800 participants and 90 speakers – I am delighted that the Cradle to Cradle (C2C) Congress has developed so well since we first organized it in 2014. 2023, at the eighth edition, the quality of presentations and discussions was high as usual. But perhaps even more importantly, the positive spirit is as palpable as it was the first time.
The fact that people are coming together to tackle the challenges of our time is what makes the congress so special. An inspiration for all those who might want to bury their heads in the sand in the face of the multiple crises of our time. That doesn’t have to be the case, because there are solutions. The positive approach of Cradle to Cradle sees people as beneficial beings, and that is the be-all and end-all. As C2C thought leader Prof. Dr. Michael Braungart said at the congress: “If you see people as an opportunity, that’s how they behave. If you see people as a burden, that’s how they behave.”
SCIENCE AND PRACTICE IN CLOSE EXCHANGE
This basic idea of C2C – to leave a positive footprint instead of a smaller one, i.e. instead of focusing on reduction and sacrifice – can be applied to all industries and society as a whole. That is why the congress was diverse and high-caliber and covered a wide range of topics: Renowned scientists such as mobility researcher Prof. Dr. Andreas Knie came into conversation with a number of practitioners who are implementing C2C in their companies.
I moderated a highly interesting panel discussion on a holistic circular economy in agriculture. It was so exciting that one hour was far too short to debate all the challenges and possible solutions in this segment alone.
FOOD SAFETY THROUGH CLEVER USE OF LEFTOVERS
It was about building up more fertile soil or encouraging farmers to grow important crops with a smart pricing policy. We also talked about the recovery of phosphorus as an important nutrient or how other valuable products can be made from production waste. ReFood’s approach was very interesting: founder Tim Gräsing has developed a patent on how a liquid flour can be produced from spent grains, i.e. leftover barley from beer brewing. “Up to 50 percent of conventional flours can be replaced by this liquid flour,” says Gräsing. The food industry has already shown interest.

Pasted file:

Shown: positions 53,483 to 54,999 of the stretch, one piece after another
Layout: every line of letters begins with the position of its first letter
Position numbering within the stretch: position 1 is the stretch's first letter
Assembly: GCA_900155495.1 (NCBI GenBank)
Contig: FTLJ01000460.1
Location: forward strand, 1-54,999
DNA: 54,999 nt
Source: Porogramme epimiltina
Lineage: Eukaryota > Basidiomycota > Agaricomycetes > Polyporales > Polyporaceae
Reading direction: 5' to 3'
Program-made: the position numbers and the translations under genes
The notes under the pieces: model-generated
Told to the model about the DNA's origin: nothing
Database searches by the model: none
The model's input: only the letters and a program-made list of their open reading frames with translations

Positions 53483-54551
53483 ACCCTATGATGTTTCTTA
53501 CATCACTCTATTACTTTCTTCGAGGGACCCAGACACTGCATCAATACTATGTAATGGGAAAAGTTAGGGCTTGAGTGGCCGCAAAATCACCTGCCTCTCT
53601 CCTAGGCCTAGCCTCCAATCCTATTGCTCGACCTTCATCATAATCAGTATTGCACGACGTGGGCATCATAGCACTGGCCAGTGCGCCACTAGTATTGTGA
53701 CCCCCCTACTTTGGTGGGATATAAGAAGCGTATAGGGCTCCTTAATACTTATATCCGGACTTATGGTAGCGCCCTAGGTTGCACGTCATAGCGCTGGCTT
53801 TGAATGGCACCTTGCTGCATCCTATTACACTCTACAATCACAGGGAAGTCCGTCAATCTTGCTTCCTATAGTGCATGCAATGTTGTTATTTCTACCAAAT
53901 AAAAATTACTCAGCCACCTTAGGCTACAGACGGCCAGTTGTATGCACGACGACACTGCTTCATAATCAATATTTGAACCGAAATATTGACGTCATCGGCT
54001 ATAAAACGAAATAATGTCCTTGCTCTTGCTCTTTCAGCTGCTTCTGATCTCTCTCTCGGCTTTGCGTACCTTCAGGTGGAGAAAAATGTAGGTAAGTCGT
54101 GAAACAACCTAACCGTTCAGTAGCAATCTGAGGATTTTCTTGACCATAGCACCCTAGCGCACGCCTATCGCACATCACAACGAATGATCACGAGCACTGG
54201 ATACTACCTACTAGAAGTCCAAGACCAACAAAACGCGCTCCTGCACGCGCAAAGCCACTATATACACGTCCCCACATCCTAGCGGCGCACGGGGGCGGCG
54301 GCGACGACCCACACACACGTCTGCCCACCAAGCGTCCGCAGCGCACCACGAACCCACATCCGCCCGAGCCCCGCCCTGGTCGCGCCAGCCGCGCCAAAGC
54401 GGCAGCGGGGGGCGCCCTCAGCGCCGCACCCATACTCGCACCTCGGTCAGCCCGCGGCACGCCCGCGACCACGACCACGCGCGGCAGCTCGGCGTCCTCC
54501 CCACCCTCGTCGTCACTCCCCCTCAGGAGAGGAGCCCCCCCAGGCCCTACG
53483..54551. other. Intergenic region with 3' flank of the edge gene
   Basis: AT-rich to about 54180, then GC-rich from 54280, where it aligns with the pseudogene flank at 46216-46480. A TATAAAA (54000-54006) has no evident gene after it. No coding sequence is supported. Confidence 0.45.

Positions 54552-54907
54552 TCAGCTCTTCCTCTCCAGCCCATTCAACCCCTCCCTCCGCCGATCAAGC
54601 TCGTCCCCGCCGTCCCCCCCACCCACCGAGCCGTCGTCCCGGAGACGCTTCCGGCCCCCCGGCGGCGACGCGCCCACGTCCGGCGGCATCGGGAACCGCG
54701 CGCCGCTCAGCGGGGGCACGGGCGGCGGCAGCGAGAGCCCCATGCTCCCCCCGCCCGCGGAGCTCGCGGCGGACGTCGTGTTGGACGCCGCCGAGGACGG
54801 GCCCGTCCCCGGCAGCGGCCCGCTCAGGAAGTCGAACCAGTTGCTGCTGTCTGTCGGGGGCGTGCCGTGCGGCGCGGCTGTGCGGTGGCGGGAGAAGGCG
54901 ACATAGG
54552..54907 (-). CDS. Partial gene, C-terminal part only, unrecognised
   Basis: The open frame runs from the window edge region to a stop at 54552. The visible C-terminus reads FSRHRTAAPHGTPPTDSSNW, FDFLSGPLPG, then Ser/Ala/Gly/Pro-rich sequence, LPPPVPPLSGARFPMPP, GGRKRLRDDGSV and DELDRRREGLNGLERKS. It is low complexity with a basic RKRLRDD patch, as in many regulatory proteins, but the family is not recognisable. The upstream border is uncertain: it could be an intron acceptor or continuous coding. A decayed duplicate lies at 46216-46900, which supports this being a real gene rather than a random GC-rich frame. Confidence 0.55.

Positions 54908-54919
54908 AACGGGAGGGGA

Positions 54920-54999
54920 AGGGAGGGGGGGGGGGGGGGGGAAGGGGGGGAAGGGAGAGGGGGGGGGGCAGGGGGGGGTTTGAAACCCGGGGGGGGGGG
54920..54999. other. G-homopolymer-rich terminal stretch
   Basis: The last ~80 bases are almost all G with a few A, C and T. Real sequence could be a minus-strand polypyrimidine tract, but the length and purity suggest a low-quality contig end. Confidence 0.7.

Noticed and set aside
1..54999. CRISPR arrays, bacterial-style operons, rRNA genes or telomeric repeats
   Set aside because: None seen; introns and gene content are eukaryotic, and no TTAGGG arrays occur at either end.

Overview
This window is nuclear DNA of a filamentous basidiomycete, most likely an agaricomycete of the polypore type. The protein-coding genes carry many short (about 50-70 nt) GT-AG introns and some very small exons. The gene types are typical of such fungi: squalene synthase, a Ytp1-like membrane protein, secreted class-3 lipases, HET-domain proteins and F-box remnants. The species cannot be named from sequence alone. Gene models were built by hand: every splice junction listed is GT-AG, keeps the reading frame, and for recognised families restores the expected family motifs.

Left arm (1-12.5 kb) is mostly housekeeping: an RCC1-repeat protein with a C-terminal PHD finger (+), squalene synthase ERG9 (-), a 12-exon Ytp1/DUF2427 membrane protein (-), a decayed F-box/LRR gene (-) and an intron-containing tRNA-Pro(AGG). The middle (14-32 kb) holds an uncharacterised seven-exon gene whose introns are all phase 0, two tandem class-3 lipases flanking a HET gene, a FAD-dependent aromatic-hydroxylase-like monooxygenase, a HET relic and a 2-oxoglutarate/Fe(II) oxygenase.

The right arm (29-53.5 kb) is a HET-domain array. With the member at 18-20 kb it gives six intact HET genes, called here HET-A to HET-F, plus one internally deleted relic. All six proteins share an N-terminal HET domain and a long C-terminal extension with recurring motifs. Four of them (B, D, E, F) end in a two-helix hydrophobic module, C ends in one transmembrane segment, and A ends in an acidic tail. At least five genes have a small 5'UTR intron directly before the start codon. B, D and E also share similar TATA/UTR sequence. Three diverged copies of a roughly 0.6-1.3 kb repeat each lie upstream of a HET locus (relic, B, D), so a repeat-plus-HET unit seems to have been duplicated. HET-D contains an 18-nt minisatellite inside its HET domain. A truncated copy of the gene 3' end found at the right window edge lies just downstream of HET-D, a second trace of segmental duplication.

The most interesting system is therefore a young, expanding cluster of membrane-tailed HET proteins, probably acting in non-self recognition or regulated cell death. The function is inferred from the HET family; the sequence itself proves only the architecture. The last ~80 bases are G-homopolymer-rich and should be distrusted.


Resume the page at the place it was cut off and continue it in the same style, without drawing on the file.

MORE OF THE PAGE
In general, the congress once again showed how much creativity and start-up spirit there is in young people. This was demonstrated by the inspiring keynote speeches from start-ups at the end of the congress. Dr. Anne Lamp, co-founder and Managing Director of “traceless materials”, and Martin Kyburz, founder and CEO of Kyburz Switzerland, presented their companies.
START-UPS THAT SHOW THE WAY FORWARD
With “traceless materials”, Anne Lamp has invented a material made from food production waste that can replace conventional plastics such as PP and PE whenever a product is very likely to end up in the biosphere. The material is completely biodegradable, as the microorganisms in the soil can recognize and decompose the natural proteins. In her keynote speech, she pleaded above all for the courage to implement things. She also had doubts and heard from many directions that her start-up idea was too risky. “But considering the need for transformation that we have, I said to myself: the stupidest thing I can do is not try,” said Lamp.
Martin Kyburz’s company is based in the mobility sector – an industry that still has a lot of potential when it comes to the circular economy. His electric vehicles, which are used by Swiss Post and others, were developed with C2C in mind. He even found a solution for the recyclability of the batteries used. The problem with conventional recycling is that the batteries are shredded. Not all raw materials can be recovered from the resulting black mass. Kyburz does things differently: “We take the battery apart exactly as it is assembled. That’s the whole secret.” As a result, he recovers around 91 percent of the raw materials used.
As someone who has been involved in the development of the Cradle to Cradle concept from the very beginning, I am delighted with solutions like this. I am delighted by the convictions of young people and their ability to implement their ideas, but also to present them and thus motivate others to do the same. I am delighted that established companies are recognizing the signs of the times. I am pleased that science and practice can work so well hand in hand. There is no reason to bury our heads in the sand.